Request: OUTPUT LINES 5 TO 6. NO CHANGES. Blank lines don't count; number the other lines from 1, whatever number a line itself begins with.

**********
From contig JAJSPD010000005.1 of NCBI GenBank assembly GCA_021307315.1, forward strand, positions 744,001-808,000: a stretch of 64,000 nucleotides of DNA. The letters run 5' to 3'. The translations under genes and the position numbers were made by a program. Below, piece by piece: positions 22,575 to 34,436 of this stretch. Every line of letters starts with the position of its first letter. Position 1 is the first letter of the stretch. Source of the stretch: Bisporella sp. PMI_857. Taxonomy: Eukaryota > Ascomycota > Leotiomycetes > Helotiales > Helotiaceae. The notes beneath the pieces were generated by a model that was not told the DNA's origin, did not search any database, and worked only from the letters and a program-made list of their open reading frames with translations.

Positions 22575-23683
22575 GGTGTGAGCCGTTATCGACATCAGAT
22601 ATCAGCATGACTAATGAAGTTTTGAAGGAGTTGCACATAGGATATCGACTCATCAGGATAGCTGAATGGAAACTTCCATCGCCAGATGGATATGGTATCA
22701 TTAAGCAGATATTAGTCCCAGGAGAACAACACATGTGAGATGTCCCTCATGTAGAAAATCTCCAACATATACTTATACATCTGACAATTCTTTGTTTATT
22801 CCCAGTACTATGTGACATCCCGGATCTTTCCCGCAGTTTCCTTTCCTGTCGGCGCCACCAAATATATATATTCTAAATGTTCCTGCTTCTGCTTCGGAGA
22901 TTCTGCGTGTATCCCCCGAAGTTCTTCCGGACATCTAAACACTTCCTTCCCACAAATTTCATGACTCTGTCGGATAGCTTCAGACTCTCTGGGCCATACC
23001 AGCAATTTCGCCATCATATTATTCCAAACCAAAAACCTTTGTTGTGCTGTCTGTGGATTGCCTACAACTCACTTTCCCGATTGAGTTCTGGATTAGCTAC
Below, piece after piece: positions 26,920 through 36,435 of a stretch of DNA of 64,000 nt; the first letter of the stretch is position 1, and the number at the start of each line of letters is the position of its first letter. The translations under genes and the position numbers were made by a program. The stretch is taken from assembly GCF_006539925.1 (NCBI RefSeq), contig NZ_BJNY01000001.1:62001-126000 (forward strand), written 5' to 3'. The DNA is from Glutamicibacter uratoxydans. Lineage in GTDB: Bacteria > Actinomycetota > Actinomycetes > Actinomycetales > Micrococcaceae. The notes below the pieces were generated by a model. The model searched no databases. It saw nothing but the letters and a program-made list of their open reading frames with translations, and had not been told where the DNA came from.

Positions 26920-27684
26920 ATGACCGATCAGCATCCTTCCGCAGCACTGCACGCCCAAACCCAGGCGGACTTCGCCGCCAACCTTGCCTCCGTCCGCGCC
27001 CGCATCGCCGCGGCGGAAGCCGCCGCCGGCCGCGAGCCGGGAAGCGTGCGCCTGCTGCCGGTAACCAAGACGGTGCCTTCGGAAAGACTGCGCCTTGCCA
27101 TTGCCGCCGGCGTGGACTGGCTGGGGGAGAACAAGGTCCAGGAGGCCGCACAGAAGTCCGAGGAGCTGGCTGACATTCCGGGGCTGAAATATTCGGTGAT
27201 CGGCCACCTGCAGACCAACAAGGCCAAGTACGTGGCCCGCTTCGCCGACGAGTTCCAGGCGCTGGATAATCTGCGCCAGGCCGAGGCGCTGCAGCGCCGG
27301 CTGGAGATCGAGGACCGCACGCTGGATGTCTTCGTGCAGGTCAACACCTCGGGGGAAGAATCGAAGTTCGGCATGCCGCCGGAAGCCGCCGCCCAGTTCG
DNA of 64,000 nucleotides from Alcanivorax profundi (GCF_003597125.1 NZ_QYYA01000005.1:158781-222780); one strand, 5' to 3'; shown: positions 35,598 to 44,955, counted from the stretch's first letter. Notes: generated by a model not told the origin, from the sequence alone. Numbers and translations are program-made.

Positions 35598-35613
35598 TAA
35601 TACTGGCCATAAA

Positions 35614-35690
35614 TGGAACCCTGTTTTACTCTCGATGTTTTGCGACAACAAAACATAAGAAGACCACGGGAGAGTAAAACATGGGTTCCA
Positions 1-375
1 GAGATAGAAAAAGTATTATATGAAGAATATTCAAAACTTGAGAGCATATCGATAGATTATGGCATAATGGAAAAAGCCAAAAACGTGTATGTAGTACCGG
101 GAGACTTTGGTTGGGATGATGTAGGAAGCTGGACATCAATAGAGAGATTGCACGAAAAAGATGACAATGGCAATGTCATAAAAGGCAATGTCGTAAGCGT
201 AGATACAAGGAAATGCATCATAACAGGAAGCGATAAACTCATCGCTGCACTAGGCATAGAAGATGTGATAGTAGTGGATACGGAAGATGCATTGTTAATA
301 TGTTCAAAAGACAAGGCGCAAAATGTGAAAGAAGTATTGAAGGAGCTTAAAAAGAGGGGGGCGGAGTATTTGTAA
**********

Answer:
22701 TTAAGCAGATATTAGTCCCAGGAGAACAACACATGTGAGATGTCCCTCATGTAGAAAATCTCCAACATATACTTATACATCTGACAATTCTTTGTTTATT
22801 CCCAGTACTATGTGACATCCCGGATCTTTCCCGCAGTTTCCTTTCCTGTCGGCGCCACCAAATATATATATTCTAAATGTTCCTGCTTCTGCTTCGGAGA